In It to Win It
Sports help students hone their athletic skills and learn how to lead, persevere, and prepare for life in the “real world.”
by Bill Donahue

Marie Capuano, a 40-something mother of three who lives in Montgomery County, grew up in Northeast Philadelphia in the 1980s. She remembers her childhood mostly as a time of discovery, freedom, and possibility. 
While she admits her memories may be clouded by nostalgia, she says her three children are growing up in a much different world, in many ways better, in other ways far worse. She says school athletics—soccer, track, ultimate frisbee, etc.—have been a wonderful outlet for each of her kids, especially as they have grown older.  
“All three of them have done a lot of growing through sports,” she says. “I played softball when I was in school, and it really helped me build my confidence. It also kind of kickstarted my social life. My oldest daughter learned that she had some really strong leadership qualities, and my son learned a lot about patience and perseverance, especially when the pandemic threw a wrench in his season.” 
Capuano’s two oldest children graduated from high school in 2018 and 2020, respectively. Her youngest daughter will start high school in September. She hopes her daughter continues to participate in track and field. She also likes the fact that the more time her daughter spends at meets and practices—more time in “the real world,” as she calls it, making new friends and discovering new aspects of herself—the less time she is likely to spend on her smartphone.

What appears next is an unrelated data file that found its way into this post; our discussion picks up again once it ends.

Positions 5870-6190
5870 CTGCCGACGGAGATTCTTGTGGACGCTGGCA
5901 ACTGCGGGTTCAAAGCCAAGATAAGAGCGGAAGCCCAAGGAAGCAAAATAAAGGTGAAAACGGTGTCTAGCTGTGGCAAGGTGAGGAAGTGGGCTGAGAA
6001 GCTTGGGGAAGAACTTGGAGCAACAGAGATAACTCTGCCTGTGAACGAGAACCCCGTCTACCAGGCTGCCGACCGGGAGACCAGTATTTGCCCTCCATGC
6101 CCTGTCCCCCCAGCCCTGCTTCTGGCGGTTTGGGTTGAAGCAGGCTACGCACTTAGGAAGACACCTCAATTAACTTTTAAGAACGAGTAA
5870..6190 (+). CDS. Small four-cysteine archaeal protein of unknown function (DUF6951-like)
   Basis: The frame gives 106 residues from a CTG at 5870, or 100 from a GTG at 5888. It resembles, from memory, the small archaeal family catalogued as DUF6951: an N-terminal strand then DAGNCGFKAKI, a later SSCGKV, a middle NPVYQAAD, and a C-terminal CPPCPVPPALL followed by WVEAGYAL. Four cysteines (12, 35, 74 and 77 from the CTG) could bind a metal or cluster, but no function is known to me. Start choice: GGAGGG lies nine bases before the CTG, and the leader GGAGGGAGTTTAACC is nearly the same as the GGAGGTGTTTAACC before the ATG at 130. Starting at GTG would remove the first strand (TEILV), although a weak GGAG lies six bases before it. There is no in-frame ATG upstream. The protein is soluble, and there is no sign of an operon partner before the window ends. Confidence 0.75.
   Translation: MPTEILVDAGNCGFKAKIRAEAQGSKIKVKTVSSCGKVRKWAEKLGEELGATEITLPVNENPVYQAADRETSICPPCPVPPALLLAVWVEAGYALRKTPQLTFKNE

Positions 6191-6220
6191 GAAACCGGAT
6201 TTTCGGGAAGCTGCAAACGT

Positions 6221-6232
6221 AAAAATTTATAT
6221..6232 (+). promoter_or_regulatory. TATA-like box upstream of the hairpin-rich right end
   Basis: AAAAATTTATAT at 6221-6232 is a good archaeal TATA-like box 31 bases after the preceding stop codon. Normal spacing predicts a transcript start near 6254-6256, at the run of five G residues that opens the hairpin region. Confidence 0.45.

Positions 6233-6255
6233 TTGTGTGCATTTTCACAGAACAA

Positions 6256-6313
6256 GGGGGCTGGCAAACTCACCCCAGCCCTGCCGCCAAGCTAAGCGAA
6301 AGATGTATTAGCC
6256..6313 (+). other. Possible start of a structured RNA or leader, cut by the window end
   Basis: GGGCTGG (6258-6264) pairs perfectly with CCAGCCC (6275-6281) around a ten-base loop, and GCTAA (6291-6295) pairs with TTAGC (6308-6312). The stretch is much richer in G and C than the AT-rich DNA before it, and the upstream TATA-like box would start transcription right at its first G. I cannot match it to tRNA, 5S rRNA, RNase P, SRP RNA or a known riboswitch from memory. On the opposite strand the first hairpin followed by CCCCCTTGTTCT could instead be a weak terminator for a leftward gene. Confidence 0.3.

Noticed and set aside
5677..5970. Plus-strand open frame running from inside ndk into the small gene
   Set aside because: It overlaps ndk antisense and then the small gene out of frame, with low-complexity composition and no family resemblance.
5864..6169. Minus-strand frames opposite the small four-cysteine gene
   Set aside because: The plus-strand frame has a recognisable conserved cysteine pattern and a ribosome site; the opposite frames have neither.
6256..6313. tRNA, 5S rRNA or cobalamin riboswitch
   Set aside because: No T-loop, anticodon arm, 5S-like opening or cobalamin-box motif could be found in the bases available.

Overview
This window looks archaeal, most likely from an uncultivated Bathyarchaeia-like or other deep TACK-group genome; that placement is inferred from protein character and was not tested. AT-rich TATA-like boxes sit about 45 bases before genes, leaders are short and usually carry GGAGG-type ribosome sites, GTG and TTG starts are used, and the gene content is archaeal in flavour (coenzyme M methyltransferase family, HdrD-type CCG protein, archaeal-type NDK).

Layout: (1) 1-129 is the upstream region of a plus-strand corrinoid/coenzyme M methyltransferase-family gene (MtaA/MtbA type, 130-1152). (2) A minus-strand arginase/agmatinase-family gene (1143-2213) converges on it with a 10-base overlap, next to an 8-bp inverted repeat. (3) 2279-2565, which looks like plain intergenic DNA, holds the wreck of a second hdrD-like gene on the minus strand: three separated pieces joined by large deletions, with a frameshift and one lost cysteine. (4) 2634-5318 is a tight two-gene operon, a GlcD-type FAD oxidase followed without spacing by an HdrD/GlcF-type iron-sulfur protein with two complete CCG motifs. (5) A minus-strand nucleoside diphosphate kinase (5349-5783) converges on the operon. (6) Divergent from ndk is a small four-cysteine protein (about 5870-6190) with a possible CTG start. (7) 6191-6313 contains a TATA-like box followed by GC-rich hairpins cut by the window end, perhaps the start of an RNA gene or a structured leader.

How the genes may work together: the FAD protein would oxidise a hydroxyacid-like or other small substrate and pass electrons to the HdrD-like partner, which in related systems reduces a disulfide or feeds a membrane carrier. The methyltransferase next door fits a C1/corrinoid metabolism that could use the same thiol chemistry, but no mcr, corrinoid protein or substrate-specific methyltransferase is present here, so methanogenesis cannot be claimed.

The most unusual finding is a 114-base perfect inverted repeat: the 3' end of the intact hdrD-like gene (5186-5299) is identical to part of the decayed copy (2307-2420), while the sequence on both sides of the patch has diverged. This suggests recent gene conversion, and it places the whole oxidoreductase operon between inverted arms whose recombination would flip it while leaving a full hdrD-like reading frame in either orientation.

“I think playing sports helps kids find their way in the world,” she adds. “Kids today have a lot more options than we did, and for the most part I think that’s a good thing. That applies to athletics and other extracurricular activities; you wouldn’t believe some of the clubs schools have now. Not every girl wants to be a cheerleader and not every boy wants to play football. In that sense, they don’t have a lot of the same limitations we grew up with.”
Even though the school year has begun to wind down, that doesn’t necessarily mean students will take a break from the sports they love. These days, some students train and play all year long, hoping their efforts pay off as they prepare for college. Many area schools, including Salesianum School in Wilmington, Delaware, offer a raft of coeducational summer camps rooted in athletics—from baseball to wrestling, from football to soccer, and from basketball to lacrosse. 
“Our athletic camps cover almost every age, from six to 18, and every skill level,” says Gene Delle Donne, the director of Salesianum’s summer sports camps. “These are not elite camps for the top 10 percent in the state; basically we’re helping kids have fun and build a foundation to take with them into the fall and winter. Kids go to summer camp to learn something new, develop their skills, and have fun. That’s what we’re really after.”
Editor’s note: While many of the camps from local schools and other organizations have likely already reached capacity, anyone interested in signing up may still find some available spots. School websites will provide more detail about camp dates, availability, and registration, as well as information regarding safety protocols for COVID-19.  
Published (and copyrighted) in Suburban Life magazine, May 2022.